One of the annoying things with XNA, happens when handling mouse clicks. If you’ve ever worked on an XNA windows game (note: this only really applies to a windows game) in windowed mode and tried switching applications, you may have noticed that XNA still captures the clicks even when the window is not active! It also reports the mouse position when it’s outside of the window which can cause more issues in and of itself. Unfortunately, the fix for the first problem doesn’t work if you’re using multiple forms in the same application.

So, we have three issues:

  • XNA captures clicks while the game is not active (i.e. from other applications)
  • and it reports the mouse position when it’s outside of the viewable area
  • and the fix for the first item above doesn’t work when you have multiple forms in your application.

Fortunately, there’s an easy way to resolve these! “Great!”, you say, “now how do I do it?”. Click on, my friend.

Ok, let’s start out in our Update statement with a basic mouse click check:

Ok, so we’ve got it checking to make sure that during the last Update call, the the left mouse button was in a state of Released and now it’s in a state of Pressed. That’s great, but this allows you to click in other applications or even off-screen and the code inside our if statement will still be executed!

Active or not Active? That is the question.

First, let’s tackle the issue of the game capturing clicks while it’s not active (when another application has focus). There is an easy solution to this: use the Microsoft.Xna.Framework.Game’s IsActive property. This property is true when the game application has focus and is false otherwise. Our main game class should be derived from Game, so all we have to do is add “&& this.IsActive” into our if statement like so:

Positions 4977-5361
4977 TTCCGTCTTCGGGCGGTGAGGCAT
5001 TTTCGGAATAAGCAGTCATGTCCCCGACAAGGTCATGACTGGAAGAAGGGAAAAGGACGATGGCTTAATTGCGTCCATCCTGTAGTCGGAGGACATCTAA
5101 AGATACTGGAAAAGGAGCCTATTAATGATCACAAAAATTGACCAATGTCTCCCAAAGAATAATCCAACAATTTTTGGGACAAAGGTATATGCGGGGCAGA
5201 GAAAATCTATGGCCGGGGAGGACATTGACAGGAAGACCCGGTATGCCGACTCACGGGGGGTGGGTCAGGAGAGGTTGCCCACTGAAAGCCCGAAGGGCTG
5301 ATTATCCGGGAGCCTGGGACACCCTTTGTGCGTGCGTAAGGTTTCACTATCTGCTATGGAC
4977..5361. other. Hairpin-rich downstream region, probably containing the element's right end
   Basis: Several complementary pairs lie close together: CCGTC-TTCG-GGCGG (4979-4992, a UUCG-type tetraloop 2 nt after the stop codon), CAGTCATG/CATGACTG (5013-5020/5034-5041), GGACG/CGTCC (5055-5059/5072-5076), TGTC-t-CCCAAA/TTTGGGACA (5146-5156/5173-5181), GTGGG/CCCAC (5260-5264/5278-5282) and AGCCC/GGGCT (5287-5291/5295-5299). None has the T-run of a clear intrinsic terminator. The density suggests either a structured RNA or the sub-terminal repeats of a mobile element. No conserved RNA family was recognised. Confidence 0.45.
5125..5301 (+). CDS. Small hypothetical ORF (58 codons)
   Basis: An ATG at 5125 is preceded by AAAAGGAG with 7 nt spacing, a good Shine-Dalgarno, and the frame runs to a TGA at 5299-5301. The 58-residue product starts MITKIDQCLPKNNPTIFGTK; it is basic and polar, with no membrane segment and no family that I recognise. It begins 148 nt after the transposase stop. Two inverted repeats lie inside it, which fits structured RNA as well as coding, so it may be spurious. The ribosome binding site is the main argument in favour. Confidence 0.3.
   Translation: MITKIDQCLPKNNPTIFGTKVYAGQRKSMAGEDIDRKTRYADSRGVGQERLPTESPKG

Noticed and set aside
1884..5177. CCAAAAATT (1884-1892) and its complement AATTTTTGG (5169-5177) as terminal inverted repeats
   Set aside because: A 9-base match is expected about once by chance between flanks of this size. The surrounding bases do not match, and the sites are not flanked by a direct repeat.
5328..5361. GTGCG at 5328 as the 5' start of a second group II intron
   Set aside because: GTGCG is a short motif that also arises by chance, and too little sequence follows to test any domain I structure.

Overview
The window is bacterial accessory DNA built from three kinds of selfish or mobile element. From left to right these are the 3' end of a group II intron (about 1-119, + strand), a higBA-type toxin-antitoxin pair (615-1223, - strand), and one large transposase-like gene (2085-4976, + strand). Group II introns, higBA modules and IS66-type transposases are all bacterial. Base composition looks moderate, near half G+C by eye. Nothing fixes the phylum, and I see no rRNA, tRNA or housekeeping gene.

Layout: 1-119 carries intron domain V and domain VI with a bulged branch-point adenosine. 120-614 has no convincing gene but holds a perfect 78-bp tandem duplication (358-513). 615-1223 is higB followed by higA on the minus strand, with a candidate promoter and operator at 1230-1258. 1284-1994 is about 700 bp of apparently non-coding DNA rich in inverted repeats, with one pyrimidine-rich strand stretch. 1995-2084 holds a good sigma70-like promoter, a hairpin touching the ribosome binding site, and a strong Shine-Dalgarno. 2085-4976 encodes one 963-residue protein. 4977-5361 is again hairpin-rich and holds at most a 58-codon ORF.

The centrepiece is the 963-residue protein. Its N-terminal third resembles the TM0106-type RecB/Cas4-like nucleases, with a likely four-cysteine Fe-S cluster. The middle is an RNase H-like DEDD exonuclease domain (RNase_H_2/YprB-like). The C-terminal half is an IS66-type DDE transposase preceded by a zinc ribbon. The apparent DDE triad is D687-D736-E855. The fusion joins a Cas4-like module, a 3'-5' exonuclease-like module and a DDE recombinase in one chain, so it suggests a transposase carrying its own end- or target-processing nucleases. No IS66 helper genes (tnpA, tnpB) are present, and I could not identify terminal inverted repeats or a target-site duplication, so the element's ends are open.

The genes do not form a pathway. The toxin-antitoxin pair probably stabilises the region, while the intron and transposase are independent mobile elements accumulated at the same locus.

There is one caveat with this method and that is that when you run the application “IsActive” is set to true no matter what. So, if you run the game and quickly switch to another application, when the game finished loading it will think it’s active (IsActive == true). Be aware of this since it could cause unexpected behaviour.

A Click Too Far

Ok, so now we’ve (more or less) established that the click happened while our game was active, but we still have the problem that if our game is in window mode, clicks can be captured off of the drawing area. All we have to do here, is make sure that the mouse’s X/Y coordinates are within the drawing surface by checking them against the graphics buffer’s (essentially, the window’s) width and height. You can do this like so:

So, we check to make sure that the mouse X/Y coordinates are above 0 and that they’re below the backbuffer width and height, respectively.

Which one is which?

For most games, this should be enough. However, in my case, I am making a map editor which uses a windows Form for the controls and the Game window for drawing the tile engine. I noticed while working on it on my netbook, which doesn’t have a lot of screen real-estate, that when I would click on the controls form while it was over the game window, it would click through. This got really annoying because when I’d switch a tile in the controls form, it would draw the tile in the game form.

So, after some searching for different ideas, I managed to figure out a way to do this pretty easily using System.Windows.Forms.Form’s ActiveForm property. This property “Gets the currently active form for this application.” (MSDN) Using this, we can just add a quick check to see if the game form is active within the application. I do this by checking to see if the active form’s Text property is equal to the game’s Window.Title property because it’s generic enough for this tutorial, but you can use something else such as checking the object Types. I should also mention that obviously doing it this way requires your game’s Window.Title to be different from your other forms’ Text property values. Ok, on to the code:

Just a note: the reason I fill out the namespaces rather than adding a using statement is because if you add using System.Windows.Forms, you’ll get conflicts with other variables because the namespaces have overlapping class names. It’s just easier to do it this way.

So, that’s how I check to see if clicks are being handled properly. It takes into account whether the form is active, whether the mouse is within the screen and even whether the form itself is active within the application. I hope this helped you. Please drop a comment if you have any questions or remarks!